Chicago Property Management Blog

What Can I Charge to my Tenant’s Security Deposit?

What Can I Charge to my Tenant’s Security Deposit?

A security deposit is a payment given to a seller, lender, landlord or in our case a property management company as a proof of intent to move-in and care for the property being rented. As a landlord, it is important to understand what you are legally allowed to charge your tenant, as well as the specific laws regarding security deposits in your state. If a tenant did not pay rent or you incurred significant damages to your property during their lease, you might need to withhold a portion, or all, of a tenant’s security deposit to cover your losses. 

There is no set limit in the State of Illinois on the maximum amount a landlord can collect from a tenant, but most deposits are typically between one and two months rent. These laws can change drastically from one municipality to another so please check your local laws for specifics. According to the city of Chicago a landlord must "give a tenant a receipt for a security deposit that includes the owner's name, the date it was received and a description of the dwelling unit. The receipt must be signed by the person accepting the security deposit. A landlord must pay interest each year on security deposits and prepaid rent held for more than six months."

How To Store Deposits 

Of all the security deposit laws in Illinois, Chicago has the most comprehensive (and unforgiving). The Chicago Residential Landlord Tenant Ordinance (RLTO) requires a landlord to:

  • Provide tenants with a receipt for the security deposit that includes the owner’s name, the date it was received, a description of the dwelling unit, and a signature from the person accepting the deposit.
  • Hold the security deposit, separate and apart from the landlord’s own funds, in a federally insured interest-based account. 
  • Must pay interest each year on security deposits and prepaid rent held for more than six months. The minimum rate of interest set by the City Comptroller for security deposit is 0.01% for 2022. You are required to pay the interest to the tenant within 30 days of the end of the lease term. As the landlord, you can determine whether to pay the tenant this amount or credit it toward the tenant’s next month’s rent if they renew their lease.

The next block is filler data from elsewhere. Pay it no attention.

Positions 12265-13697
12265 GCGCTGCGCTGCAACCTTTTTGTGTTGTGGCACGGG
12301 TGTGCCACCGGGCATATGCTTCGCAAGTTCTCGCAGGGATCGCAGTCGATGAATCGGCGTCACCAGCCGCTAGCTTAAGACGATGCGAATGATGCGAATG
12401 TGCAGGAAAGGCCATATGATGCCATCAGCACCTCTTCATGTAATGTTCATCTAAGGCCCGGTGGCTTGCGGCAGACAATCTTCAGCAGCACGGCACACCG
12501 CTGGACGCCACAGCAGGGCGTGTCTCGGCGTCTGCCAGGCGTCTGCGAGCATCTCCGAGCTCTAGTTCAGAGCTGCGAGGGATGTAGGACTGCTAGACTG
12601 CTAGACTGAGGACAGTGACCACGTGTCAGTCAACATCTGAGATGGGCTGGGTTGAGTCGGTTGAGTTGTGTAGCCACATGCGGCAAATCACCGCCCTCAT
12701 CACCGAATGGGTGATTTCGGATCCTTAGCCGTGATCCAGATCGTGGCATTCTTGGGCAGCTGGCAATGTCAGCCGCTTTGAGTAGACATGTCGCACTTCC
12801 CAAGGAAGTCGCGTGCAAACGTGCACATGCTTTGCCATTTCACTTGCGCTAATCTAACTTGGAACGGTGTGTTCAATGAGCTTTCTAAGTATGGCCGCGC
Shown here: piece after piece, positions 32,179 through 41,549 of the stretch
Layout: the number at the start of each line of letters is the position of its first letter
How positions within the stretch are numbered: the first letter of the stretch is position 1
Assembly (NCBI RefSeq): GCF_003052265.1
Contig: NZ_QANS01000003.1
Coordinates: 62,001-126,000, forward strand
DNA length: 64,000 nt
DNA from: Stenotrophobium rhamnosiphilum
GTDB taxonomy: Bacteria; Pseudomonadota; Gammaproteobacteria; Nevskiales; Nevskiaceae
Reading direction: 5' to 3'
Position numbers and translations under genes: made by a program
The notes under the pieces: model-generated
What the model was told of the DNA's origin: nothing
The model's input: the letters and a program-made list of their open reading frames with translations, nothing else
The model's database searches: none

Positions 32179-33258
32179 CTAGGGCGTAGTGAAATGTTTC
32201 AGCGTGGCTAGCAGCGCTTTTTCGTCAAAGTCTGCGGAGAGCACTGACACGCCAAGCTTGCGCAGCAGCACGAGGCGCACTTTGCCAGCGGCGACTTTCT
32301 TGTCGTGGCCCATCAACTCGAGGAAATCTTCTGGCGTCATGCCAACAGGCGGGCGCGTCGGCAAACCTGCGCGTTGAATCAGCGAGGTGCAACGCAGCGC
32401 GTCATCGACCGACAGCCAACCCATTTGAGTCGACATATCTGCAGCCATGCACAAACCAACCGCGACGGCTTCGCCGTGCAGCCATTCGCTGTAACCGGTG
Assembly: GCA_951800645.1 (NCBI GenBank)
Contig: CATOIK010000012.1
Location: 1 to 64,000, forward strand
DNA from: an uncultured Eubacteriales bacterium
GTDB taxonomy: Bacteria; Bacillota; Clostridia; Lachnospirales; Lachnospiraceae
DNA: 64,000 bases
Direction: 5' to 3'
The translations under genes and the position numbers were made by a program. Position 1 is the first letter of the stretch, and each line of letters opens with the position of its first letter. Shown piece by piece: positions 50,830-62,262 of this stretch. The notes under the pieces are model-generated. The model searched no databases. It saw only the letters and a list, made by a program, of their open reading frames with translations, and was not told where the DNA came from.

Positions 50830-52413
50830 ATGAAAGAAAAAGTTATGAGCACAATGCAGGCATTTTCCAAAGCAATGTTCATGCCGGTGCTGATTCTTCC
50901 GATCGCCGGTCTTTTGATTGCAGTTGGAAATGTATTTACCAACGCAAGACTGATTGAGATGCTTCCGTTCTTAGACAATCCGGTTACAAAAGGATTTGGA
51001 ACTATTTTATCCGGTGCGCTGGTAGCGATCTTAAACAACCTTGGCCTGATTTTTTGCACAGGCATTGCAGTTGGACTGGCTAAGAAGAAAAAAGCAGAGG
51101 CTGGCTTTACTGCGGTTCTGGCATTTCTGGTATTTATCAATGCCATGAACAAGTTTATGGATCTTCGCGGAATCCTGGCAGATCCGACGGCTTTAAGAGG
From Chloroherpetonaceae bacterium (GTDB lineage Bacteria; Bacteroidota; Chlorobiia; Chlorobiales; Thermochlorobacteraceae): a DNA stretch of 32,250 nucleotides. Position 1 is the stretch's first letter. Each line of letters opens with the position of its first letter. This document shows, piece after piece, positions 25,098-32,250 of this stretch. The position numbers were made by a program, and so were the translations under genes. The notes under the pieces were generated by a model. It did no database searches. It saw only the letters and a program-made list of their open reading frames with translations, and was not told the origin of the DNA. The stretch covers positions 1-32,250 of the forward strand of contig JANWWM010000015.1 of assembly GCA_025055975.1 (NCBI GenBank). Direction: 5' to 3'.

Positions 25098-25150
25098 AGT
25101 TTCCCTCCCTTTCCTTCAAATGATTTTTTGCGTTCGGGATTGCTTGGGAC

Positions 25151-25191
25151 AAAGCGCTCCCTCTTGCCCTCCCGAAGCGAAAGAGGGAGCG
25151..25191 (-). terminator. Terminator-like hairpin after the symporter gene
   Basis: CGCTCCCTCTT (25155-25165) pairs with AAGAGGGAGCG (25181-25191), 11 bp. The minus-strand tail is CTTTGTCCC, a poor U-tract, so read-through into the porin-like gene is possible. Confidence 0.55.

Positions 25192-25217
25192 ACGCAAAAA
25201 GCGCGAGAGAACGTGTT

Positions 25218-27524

Reasons To Keep a Tenant's Security Deposit

Landlords are allowed to keep all or a portion of a tenant’s deposit to cover certain expenses. These include:

  • Unpaid utility bills the tenant was liable for under the lease’s terms.
  • Costs to clean the property if the tenant has not done so.
  • Unpaid rent.
  • Additional costs associated with a breach of the lease.
  • Damage in excess of normal wear and tear. Normal wear and tear includes damages such as faded paint, floors in need of a new coating, or partially clogged sinks due to aging pipes.

Make sure to outline the purpose of the security deposit and what it can be used for in the lease to prevent issues upon move out. 

Providing a Written Statement of Damages

You must return the security deposit  to your tenants within 45 days from when they move out. However, under Chicago law / RLTO, landlords may deduct any unpaid rent or the amount needed to repair damages to their property. If you intend to withhold security deposit funds, you must deliver a written statement of damages to the tenant within 30 days from when they vacated your property. Tenants are required to provide landlords their current mailing address or email so they can send the statement.

The itemized statement of damages must contain either estimated or actual costs, including receipts. If you provided estimated costs, be sure to send the actual receipts within 30 days of the date you sent the statement of damages to your tenant.

If you cannot show receipts for damages, you are still required to provide a list of costs, along with any additional evidence, to show what you paid to fix your property. You must also be able to explain why you cannot produce receipts. 

If a landlord does not adhere to Illinois and Chicago security deposit laws, tenants may be entitled to a full return of their deposit plus a penalty of two times the security deposit, along with any additional attorney fees or costs.

Security deposit laws can be confusing for new landlords, but they are vitally important to comply with or else you could be facing lofty penalties. Always double check with your local laws and ordinances before handling security deposits to reduce your risk. 

If you need help, have any questions, or are interested in learning from the best property management company in Chicago, don’t hesitate to reach out! You can contact us at Landmark Property Management via phone at 312-313-8553 or send us an email at